In the 6th century AD. C., an early Christian community was established where the village of Menfi was later built. In 650 B.C. the Greeks, coming from Magara Iblea, founded the colony of Selinunte and conquered the internal territory. Around 840, settlers of the Berber race cultivated the countryside east of Belice and divided it into "iqlim" (military districts) equipped with farmhouses. On the remains of a farmhouse, (in the place that corresponds to the current Piazza Vittorio Emanuele) stands an Arab fortress to protect the iqlim scattered throughout the territory. The Saracen predominance on the countryside lasted until 1093 when the Norman king Roger I included the countryside of Burgiomilluso (a village ubertoso) in the diocese of Girgenti. Moreover the abundant cocciame of containers, collected on the acropolis (amphorae and large pithoi), together with numerous lithic mills for cereals, document, with the cyclical nature of agricultural crops and therefore with the need for the preservation of products, certainly their marketing and/or exchange with the many hilly settlements, archaeologically ascertained and overlooking the course of the river Belice that in itself constituted, since then, the determining resource in the abundance and variety of production, at least until the end of the 4 sec. a, C.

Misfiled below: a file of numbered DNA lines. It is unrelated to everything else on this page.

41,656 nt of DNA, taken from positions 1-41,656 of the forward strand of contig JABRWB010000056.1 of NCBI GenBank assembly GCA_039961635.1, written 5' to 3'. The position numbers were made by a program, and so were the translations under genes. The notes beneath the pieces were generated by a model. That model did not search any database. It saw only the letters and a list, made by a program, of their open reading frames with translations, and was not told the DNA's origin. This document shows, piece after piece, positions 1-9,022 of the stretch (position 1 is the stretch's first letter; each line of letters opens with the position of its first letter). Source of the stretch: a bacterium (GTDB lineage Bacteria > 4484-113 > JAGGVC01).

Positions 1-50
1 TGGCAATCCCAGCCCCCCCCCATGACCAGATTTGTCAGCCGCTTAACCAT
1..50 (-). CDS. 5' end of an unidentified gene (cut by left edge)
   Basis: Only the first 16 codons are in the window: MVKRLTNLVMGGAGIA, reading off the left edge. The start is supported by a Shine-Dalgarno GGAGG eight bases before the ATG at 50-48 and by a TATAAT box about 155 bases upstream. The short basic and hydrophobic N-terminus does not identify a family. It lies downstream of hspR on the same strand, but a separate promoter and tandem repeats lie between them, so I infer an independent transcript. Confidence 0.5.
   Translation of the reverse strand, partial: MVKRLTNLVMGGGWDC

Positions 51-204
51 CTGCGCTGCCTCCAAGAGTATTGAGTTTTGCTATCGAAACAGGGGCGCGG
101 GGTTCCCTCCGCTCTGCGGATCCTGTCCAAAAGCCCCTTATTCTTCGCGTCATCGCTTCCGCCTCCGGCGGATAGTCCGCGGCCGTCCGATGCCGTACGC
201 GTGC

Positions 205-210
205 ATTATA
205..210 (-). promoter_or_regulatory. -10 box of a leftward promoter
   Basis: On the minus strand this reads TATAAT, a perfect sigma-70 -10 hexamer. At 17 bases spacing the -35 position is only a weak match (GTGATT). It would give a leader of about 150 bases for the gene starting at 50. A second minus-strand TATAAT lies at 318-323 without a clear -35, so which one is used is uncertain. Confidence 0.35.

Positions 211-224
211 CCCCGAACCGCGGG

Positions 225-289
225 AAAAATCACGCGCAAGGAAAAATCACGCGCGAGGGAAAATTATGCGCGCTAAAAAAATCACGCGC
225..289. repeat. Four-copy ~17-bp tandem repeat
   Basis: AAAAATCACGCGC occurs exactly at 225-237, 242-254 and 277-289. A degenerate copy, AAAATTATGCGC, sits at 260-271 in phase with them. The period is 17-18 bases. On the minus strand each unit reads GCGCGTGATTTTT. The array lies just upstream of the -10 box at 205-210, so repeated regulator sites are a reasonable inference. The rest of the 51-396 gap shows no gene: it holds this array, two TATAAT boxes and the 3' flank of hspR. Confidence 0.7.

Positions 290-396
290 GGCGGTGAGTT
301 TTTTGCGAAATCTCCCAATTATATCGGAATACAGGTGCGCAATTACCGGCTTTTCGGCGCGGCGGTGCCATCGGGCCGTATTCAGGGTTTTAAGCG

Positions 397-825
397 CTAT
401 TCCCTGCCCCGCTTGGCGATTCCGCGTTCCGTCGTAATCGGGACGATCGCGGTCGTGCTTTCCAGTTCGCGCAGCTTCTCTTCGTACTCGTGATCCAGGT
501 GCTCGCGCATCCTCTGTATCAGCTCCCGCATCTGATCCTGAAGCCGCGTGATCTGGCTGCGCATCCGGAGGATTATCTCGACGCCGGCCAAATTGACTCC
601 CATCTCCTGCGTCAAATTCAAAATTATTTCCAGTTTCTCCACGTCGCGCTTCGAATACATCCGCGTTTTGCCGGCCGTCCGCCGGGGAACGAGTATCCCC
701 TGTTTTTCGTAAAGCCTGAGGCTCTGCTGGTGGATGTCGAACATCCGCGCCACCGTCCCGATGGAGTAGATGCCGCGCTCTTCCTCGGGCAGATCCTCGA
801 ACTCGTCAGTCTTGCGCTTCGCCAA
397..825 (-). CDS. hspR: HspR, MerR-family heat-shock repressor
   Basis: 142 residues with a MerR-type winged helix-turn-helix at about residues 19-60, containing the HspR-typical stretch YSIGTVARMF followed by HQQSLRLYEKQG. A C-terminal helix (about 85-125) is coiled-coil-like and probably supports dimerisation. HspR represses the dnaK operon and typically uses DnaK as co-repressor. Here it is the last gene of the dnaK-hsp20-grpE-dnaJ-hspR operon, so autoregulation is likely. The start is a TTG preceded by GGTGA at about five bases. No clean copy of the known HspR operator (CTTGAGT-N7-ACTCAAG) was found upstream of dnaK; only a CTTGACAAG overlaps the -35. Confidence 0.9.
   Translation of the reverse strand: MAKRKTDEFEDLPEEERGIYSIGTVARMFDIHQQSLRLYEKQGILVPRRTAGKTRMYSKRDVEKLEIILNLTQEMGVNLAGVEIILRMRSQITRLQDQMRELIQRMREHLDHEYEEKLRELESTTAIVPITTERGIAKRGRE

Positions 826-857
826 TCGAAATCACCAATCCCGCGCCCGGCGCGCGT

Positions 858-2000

In 1222 a revolt of the Saracen districts was suppressed in blood by Frederick II who destroyed the houses and deported the inhabitants. In 1230, next to the Church of Santa Caterina del Belice, a leper colony was built and was managed by the Knights of San Lazzaro. The same Frederick II in 1239 built a tower to encourage the repopulation of the countryside. Forty years later, James I of Aragon established the baronate of Burgiomilluso and awarded it as a prize to Corrado Rodolfo Manuele, who enlarged the Federician manor. Between 1316 and 1345 Burgiomilluso was subjected to various attacks by the Angevins. A 'heir of Manuel marrying Francesco Ventimiglia brings dowry Burgiomilluso.

The barony still passes in dowry to Nino Tagliavia, Baron of Castelvetrano. Two hundred years later, in 1549, the barony of Burgiomilluso became the county of Borsetto; the feudatory was Carlo Aragona Tagliavia. In 1606 the county passed to Giovanna Aragona Tagliavia Pignatelli, viceroy of Sicily. It is the beginning of the domination of the Pignatelli to whom we owe in large part the realization of the town with the characteristic of the checkerboard plan. In 1638 Diego Aragona Tagliavia Pignatelli ( who married Stefania Mendoza Cortes, Marquise of Oaxaca and grandson of the famous Fernando Cortes) established the lease of land to the settlers. This leads to population growth and a significant development of agricultural activity.